To mark the end of one decade and in anticipation of the next (is it really 20 years since the Millennium!) we have highlighted trends that are likely to shape high-value business-to-business research publishing over the next 12 months and beyond.
Our seven trends that forward-thinking research publishers should consider as we move into 2020 are…
#1 Continued emphasis on subscriptions
Publishers will continue to try and persuade low value customers to become subscribers that provide recurring revenues. There are multiple routes to this goal, including the development of membership programmes with dynamic pricing, or planning an upgrade path from first interaction to fully-fledged high-value customer.
Technology enables this process to run more smoothly by personalising the user journey and establishing a upsell mechanism that encourages single copy customers to develop a deeper relationship with the publisher.
#2 The customer at the heart of decisions
The next 12 months will see greater emphasis on customer centricity and developing this mindset across the organisation. This will mean publishers spending as much time as possible with their customers to really understand the value they provide.
Customer centricity isn’t just about cementing external relationships: product teams will be working alongside customer-facing teams to ensure products are on point. We anticipate that those in customer-facing roles, such as sales, should become more involved in product design and development.
#3 Embedding interactive data
We expect publishers to really start tackling the technical challenge of how to allow users secure and seamless access to different content types. Specifically, we are thinking about how interactive data can be made securely available alongside written analysis – or embedded within.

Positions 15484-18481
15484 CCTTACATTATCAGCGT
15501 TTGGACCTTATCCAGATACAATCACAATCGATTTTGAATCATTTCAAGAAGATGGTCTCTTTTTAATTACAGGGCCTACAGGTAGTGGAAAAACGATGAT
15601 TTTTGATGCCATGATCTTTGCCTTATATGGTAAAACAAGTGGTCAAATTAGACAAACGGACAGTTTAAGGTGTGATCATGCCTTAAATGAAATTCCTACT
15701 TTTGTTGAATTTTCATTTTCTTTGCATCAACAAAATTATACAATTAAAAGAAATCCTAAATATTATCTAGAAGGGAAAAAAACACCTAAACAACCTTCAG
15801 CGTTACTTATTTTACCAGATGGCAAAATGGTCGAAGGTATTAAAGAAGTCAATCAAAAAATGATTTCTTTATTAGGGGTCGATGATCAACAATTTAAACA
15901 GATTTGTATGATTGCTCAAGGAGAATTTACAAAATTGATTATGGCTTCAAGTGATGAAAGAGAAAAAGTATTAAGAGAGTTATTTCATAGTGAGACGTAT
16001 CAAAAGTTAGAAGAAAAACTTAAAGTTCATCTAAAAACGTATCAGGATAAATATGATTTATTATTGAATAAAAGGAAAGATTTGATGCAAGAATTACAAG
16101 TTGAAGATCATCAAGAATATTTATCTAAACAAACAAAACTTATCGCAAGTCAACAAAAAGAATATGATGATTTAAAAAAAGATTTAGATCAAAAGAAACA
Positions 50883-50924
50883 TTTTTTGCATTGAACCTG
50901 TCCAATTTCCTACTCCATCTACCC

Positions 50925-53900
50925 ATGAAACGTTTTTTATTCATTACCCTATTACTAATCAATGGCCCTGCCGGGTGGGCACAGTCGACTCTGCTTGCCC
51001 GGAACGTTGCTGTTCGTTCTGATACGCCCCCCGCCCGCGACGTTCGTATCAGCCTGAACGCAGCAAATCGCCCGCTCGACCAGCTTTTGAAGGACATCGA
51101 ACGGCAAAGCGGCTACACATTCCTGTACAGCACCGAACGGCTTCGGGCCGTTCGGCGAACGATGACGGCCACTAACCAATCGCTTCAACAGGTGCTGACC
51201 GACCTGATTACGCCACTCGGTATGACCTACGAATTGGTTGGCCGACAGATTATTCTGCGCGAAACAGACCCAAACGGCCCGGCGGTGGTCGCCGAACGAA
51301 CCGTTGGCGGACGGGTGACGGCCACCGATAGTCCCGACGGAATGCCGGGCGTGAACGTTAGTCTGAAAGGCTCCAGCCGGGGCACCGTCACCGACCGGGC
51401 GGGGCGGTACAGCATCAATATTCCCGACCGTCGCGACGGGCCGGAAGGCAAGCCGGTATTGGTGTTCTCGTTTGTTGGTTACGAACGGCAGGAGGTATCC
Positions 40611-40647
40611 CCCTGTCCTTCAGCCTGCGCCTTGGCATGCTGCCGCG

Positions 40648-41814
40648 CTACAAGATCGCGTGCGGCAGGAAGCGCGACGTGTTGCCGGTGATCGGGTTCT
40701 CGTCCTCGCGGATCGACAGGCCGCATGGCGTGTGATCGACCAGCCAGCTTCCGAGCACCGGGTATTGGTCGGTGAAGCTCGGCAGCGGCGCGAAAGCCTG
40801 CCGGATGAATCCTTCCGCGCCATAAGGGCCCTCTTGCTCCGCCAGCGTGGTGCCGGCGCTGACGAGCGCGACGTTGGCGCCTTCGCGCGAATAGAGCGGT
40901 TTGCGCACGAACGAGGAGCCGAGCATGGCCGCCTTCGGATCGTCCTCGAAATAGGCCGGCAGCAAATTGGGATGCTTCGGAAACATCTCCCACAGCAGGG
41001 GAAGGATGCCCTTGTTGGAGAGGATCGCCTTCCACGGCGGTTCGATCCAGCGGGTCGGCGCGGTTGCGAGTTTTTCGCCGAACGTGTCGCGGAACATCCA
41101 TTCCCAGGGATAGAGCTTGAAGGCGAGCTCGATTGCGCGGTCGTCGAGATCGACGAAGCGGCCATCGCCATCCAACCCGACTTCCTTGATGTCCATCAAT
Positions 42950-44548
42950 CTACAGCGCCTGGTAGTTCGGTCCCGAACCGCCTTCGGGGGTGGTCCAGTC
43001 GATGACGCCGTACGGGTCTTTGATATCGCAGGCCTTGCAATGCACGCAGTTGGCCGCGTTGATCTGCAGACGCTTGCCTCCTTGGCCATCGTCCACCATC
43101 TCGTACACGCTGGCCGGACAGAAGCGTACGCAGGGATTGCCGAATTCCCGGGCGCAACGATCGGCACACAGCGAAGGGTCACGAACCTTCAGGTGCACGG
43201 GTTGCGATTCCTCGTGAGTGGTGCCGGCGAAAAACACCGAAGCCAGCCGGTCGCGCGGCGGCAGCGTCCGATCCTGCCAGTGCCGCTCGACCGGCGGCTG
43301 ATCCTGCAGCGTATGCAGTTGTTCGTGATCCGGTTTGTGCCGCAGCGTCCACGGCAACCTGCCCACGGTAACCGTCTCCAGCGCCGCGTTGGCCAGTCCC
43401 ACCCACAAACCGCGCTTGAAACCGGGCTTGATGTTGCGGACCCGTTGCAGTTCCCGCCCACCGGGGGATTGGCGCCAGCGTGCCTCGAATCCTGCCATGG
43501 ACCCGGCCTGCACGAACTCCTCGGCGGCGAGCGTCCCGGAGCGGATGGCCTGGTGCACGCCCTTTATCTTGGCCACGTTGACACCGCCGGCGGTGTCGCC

By making use of single sign-on systems and/or technical integrations, users can be provided with access to the specific content they need even more quickly and easily.
#4 Making use of accessible AI
In 2020 artificial intelligence and the computing power needed to run advanced algorithms will become more accessible than ever before.
Publishers will have the potential to develop search that understands what is contained in a piece of content and the nature of its relationship to other content types. Deepening the quality of search can help users cut through content noise to specific information that answers their questions.
#5 Shortening time-to-publish workflows
Customers of syndicated market research will increasingly demand more timely data and insight. This puts pressure on publishers to reduce the time spent developing, producing and publishing content. A digital-first workflow – enter-once-distribute-anywhere – will be the goal.
In 2020, publishers will start to look harder for efficiencies in the authoring and production process. This could take the form of automated content reviews, in-platform authoring or on-the-fly design.
#6 Differentiation through content design
We anticipate high-value publishers will place greater emphasis on content design as a branding mechanism. This should help create a sense of authority, value and quality that will set them apart from less compelling sources that are either free or low cost.
We expect content to be more specifically designed for screen consumption, rather than print. As such, data and storytelling content is likely to become more visual with fewer words.
#7 Analytics at the heart of everything
Readership and content usage stats will be increasingly used by publishers to manage their business. Customer usage data will underpin subscription renewal discussions as perceived use of content will be challenged by data on actual use.
Taking cues from the B2C world, editors will use data on topic or article popularity to help with content commissioning.